This page from Great Ormond Street Hospital explains about the medicines called triptans. Triptans are a group of medicines used to treat migraine or headache. They are also known as 5HT1-receptor agonists, which refer to the particular substance in the brain (5HT 1B/1D or serotonin) on which the medicines act.
Triptans do not prevent migraine or headache but they act on the pain once a migraine or headache has developed. There are several medicines in the triptan group including:
- Sumatriptan (available under the brand name Imigran®)
- Zolmitriptan (Zomig®)
- Rizatriptan (Maxalt®)
If one triptan does not work or causes side effects, your doctor will suggest another.
Some types of triptan are not licensed for use in children. Medicines are often used ‘off licence’ in children for a number of reasons for example limited data available for a specific use in children. This is not necessarily hazardous but should be explained and agreed before use. Your doctor will explain this further to you.
How are they given?
Triptans should be given as soon as a migraine or headache develops, while it is still mild to moderate. In many people, triptans do not work if taken during a migraine aura. Follow the instructions on the packet for the maximum dose per attack and in a week.
Triptans come in various formats.
Tablets to be taken whole by mouth
Sumatriptan, Zolmitriptan and Rizatriptan
Tablets to be melted on the tongue
Zolmitriptan and Rizatriptan
Give to your child to place on their tongue while the tablet slowly dissolves. They may want a drink of water afterwards.
Injection under the skin (subcutaneously or SC)
We will show you how to give a subcutaneous injection. You can also read our information sheet to remind you.
Sumatriptan and Zolmitriptan
Ask your child to lean slightly forwards and spray a single dose inside one nostril. Unlike an inhaler, they do not need to take a deep breath after the spray. For further information, see our information sheet or our short video film.
Who should not take triptans?
People with the following conditions should discuss taking triptans with their doctor.
- Hypersensitivity to triptans or any of their ingredients
- Children aged under 12 years
- Existing liver problems
- Existing heart disease or uncontrolled high blood pressure
- Depression being treated with certain medicines such as fluoxetine or fluvoxamine
What are the side effects of triptans?
The following side effects have been reported. If your child experiences them, please discuss with your doctor or pharmacist.
- Chest pain
- Jaw, neck or chest pressure
- Skin irritation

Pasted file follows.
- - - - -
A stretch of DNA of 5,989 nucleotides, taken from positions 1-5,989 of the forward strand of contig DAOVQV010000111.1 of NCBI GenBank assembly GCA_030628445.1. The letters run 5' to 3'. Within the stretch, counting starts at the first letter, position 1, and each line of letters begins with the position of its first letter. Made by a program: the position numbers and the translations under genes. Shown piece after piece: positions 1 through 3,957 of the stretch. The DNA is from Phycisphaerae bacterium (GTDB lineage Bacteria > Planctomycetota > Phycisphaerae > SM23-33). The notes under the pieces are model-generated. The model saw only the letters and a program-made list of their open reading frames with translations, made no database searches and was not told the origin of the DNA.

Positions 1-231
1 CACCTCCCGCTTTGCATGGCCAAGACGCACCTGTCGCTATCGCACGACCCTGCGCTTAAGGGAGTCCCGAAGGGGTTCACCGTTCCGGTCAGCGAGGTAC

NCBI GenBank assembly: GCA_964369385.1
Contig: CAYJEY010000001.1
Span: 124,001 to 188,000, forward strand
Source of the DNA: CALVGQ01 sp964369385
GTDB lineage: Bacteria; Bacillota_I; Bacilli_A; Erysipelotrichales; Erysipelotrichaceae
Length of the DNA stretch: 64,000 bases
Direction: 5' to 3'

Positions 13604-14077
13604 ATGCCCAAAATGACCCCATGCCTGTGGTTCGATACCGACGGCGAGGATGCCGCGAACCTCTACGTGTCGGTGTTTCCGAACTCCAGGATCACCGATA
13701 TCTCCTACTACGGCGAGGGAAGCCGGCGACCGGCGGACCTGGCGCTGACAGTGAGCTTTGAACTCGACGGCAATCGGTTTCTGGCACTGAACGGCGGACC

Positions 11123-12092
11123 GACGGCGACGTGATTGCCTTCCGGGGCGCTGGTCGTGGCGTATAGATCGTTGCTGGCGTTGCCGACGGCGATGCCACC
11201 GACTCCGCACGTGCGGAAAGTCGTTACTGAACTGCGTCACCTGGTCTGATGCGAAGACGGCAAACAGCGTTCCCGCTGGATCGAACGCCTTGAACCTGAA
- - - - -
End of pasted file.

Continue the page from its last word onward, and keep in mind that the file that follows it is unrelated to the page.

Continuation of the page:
The nasal spray format may cause a strange taste in the mouth or irritation of the nose and mouth.
If triptans are taken too often, they may cause an ‘overuse’ headache. If your child is taking triptans more than two or three times a week, discuss this with your doctor.
Triptans and other medicines
Always check with your doctor or pharmacist before giving your child any other medicines, including herbal or complementary medicines.
- Other pain relief medicines such as paracetamol and ibuprofen can be taken 30 to 60 minutes before a triptan medicine.
- Certain antibacterials, such as erythromycin, clarithromycin and ciprofloxacin
- Certain antifungals, such as itraconazole or ketoconazole
- Certain antivirals, such as indinavir, nelfinavir and ritonavir
- Keep medicines in a safe place where children cannot reach them.
- The medicine should be kept in a cool, dry place out of direct sunlight and heat.
- If your doctor decides to stop treatment or the medicine passes its expiry date, return any unused medicine to the pharmacist. Do not flush them down the toilet or throw them away.
Please read this information sheet from GOSH alongside the patient information leaflet (PIL) provided by the manufacturer. If you do not have a copy of the manufacturer’s patient information leaflet please talk to your pharmacist. A few products do not have a marketing authorisation (licence) as a medicine and therefore there is no PIL.
For children in particular, there may be conflicts of information between the manufacturer’s patient information leaflet (PIL) and guidance provided by GOSH and other healthcare providers. For example, some manufacturers may recommend, in the patient information leaflet, that a medicine is not given to children aged under 12 years. In most cases, this is because the manufacturer will recruit adults to clinical trials in the first instance and therefore the initial marketing authorisation (licence) only covers adults and older children.
For new medicines, the manufacturer then has to recruit children and newborns into trials (unless the medicine is not going to be used in children and newborns) and subsequently amend the PIL with the approved information. Older medicines may have been used effectively for many years in children without problems but the manufacturer has not been required to collect data and amend the licence. This does not mean that it is unsafe for children and young people to be prescribed such a medicine ‘off-licence/off-label’. However, if you are concerned about any conflicts of information, please discuss with your doctor, nurse or pharmacist.